On Wednesday afternoon, the New York Rangers traded oft-maligned defenseman Michael Del Zotto to Nashville for defenseman Kevin Klein.
Kevin Who? The Rangers traded a former first-round pick for…Kevin Klein? That’s all they could get?
A fair reaction, to a degree.
Del Zotto is an undeniably talented player, a swift-skating, move-the-puck defenseman who not long ago was drawing comparisons to Brian Leetch. (And thus he was irrevocably doomed.) He’s young, with some growing still to do, and plays the game with a flashy confidence that you either have from the start or don’t have at all. In today’s league, he’s a valuable commodity.
Klein, on the other hand, comes from a more generic mold. He’s a big, stay-at-home defenseman with heavy fists and not-so-soft hands. At 29 years old, he has maxed out his potential as a depth defenseman, and can be counted on for more penalty minutes than points. His numbers through 47 games this season? 1 G, 2 A, 21 PIM.
Kevin Klein might not have the same offensive upside as Michael Del Zotto, but he can help the Rangers in other ways.
With winter descending upon the east coast, let’s turn to the beach. You’re walking the water searching for sea glass and you come across a rare blue shard – a token from an old bottle of Labatt’s. “Ohh, a Del Zotto,” you say with reverence, and drop the piece of glass into your bucket. Moments later, you find a well-weathered brown wedge, soft along the edges from years of wear. “Meh, a Kevin Klein,” you shrug, and toss the glass back into the ocean.
Indeed, there are a lot of Kevin Kleins out there. (Before Bobby Orr, Kevin Klein is actually all there was.) But the Rangers don’t have one. And though Del Zotto is a rarer breed, his stock has fallen tremendously since his breakout 2011-12 season. His value was high once – and still would be in some Alternate Hockey Universe where his skill set was all there was to go by. But the NHL has watched him struggle over the past two years, and scouts don’t look on him the way they used to.
Nor does Ranger coaching. After gaining the favor of John Tortorella in 2011-12, and then basically weathering the storm last season, Del Zotto went plummeting down the depth chart this fall under Alain Vigneault. Reshuffling is inevitable when a new regime takes over, and it didn’t take long for Del Zotto to end up on the bottom of the deck. By November he was in the press box, at which point Vigneault made it pretty clear what he thought of the young defenseman.
“I have been told he is a much better player,” Vigneault said after making Del Zotto a healthy scratch for three straight games. “I have not seen that on a consistent enough basis.” In other words, say what you want, but I don’t think he’s that good.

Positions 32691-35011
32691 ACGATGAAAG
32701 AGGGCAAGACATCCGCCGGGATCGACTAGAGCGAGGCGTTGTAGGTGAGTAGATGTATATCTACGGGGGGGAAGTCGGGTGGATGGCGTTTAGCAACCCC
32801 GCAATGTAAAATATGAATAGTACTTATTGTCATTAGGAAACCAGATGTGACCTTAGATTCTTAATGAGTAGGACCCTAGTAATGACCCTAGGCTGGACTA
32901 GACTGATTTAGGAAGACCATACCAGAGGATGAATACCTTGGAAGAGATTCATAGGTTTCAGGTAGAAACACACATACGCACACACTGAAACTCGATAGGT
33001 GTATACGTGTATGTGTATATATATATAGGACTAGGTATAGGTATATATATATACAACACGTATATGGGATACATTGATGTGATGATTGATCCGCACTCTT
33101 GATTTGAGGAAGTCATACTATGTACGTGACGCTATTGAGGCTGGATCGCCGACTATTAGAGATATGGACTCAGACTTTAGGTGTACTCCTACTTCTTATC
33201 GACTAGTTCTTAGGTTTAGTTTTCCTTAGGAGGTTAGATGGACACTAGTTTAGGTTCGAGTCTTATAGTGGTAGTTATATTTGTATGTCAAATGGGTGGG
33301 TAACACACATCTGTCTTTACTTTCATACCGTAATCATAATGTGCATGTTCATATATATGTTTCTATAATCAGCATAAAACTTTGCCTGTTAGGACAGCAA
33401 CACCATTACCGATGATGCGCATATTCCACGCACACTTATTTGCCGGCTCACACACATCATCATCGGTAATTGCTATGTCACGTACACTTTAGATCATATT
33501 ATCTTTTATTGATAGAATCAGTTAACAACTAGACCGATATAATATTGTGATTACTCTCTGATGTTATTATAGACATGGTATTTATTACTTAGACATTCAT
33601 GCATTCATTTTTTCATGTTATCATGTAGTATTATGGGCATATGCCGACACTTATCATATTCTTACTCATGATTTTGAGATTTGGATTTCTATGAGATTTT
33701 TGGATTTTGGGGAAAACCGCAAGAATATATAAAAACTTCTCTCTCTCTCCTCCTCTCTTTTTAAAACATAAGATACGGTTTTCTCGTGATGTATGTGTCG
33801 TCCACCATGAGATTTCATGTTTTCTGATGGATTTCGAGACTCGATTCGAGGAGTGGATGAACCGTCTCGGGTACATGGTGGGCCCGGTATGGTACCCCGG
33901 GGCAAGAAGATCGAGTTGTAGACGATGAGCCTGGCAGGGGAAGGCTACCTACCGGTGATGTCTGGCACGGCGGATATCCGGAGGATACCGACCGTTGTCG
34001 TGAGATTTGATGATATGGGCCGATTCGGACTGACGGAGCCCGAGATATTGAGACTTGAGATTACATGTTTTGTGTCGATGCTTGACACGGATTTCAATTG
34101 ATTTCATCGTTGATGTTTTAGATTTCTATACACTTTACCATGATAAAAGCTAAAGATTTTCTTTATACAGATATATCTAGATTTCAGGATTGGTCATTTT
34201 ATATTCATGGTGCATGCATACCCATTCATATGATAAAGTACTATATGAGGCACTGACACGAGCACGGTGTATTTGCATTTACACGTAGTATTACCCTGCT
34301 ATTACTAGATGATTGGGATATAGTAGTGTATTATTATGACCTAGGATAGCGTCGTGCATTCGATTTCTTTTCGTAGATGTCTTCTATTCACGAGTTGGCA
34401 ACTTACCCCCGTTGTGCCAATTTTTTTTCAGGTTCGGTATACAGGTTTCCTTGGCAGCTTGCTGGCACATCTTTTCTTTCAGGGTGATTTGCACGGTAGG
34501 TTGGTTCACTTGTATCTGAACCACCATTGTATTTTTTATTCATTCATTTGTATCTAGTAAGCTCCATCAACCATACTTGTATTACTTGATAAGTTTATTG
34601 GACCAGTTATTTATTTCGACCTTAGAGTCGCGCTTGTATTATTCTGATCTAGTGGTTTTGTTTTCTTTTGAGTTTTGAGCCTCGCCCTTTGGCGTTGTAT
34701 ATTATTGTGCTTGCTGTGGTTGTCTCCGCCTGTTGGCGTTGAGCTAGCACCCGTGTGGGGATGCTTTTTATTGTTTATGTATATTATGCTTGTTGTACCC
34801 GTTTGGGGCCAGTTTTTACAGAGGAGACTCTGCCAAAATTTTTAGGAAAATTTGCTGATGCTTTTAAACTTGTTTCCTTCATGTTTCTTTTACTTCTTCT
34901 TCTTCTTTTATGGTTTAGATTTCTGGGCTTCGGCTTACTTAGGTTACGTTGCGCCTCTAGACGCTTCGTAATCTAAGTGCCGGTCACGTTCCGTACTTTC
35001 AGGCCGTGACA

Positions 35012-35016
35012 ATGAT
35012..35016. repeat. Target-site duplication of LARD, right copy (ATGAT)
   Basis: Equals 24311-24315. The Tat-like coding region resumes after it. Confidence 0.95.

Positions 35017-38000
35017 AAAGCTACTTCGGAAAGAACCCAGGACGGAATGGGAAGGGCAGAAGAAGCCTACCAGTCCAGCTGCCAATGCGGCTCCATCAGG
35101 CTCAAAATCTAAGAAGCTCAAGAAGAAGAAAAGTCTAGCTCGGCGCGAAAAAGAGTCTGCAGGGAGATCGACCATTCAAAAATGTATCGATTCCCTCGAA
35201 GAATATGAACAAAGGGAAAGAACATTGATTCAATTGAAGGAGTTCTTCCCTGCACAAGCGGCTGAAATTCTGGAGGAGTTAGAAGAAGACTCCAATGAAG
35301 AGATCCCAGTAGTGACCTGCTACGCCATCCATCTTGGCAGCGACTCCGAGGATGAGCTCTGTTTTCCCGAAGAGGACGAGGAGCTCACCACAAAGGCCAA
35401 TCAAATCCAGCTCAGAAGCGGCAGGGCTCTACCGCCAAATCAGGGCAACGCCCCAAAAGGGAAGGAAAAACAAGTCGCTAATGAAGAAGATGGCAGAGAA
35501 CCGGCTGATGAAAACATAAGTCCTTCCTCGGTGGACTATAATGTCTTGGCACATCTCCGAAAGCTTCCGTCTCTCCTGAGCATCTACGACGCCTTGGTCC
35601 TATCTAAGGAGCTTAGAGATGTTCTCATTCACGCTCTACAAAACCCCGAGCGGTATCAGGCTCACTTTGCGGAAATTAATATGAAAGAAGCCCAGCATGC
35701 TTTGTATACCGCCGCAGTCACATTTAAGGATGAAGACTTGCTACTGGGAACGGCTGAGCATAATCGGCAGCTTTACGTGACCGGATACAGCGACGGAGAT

Del Zotto was scratched seven more times up to Tuesday’s loss to the Islanders, and you get the feeling that if the Rangers hadn’t traded him this season he would have quickly signed elsewhere in the summer. So Glen Sather was smart to get something in return when he still had the chance.
And instead of shipping off Del Zotto for a third-round pick or some unsure prospect, Sather filled a glaring team whole. All season long, the Rangers have struggled to find a right-handed defenseman to play on the bottom pairing. Stand-ins Connor Allen and Justin Falk were left-handed shots; prospect Dylan McIlrath, a righty, wasn’t yet fast enough for the NHL game. And neither Del Zotto nor John Moore could reliably play on the right side.
That’s where Klein has made his living. So he’ll slide comfortably into that third d-paring with John Moore, who should benefit from playing with a more conservative partner. Meanwhile the strong return of Marc Staal and improved play of Dan Girardi help make the Rangers defensive corps one of the best in the league. (No need to mention how good McDonagh and Stralman have been.)
But Klein is more to the Rangers than a right-handed shot. Perhaps just as important, he’s an aggressor, eager to stick up for his teammates by dropping the gloves. The Rangers have been criticized this year for being soft – easy to push around – and though the acquisition of Dan Carcillo has helped, Klein adds another element of fear to the lineup. In this sense, he is a long-overdue replacement for Michael Sauer.
Unlike Del Zotto, who will become a restricted free agent in June, Klein isn’t just a three-month rental. He’s signed through the 2017-18 season with an annual cap hit of $2.9 million, meaning the Rangers, for a relative bargain, just picked up a necessary piece to their puzzle for the next four years. Del Zotto, meanwhile, may be in Toronto by September.
Look at it this way: all the things that Rangers fans hated about Del Zotto – his tendency to turn the puck over, his sudden defensive lapses, his general pretty-boy aura – run counter to every fiber in Klein’s body. He’s smart with the puck, alert in his own end, and doesn’t smile in photos. The Garden Faithful should take to him just fine.
In a vacuum, this trade might look like charity from the Rangers’ end. Frustrated with Del Zotto’s lack of consistency, management threw their hands up and gave him away for nothing. But that would overlook everything operating around the edges: Del Zotto’s fall from favor and diminishing returns, Klein’s right-handed shot and free-swinging fists.
Taken all together, this swap makes sense for the Rangers. Kevin Klein is all they could get, and for this team, he represents a whole lot.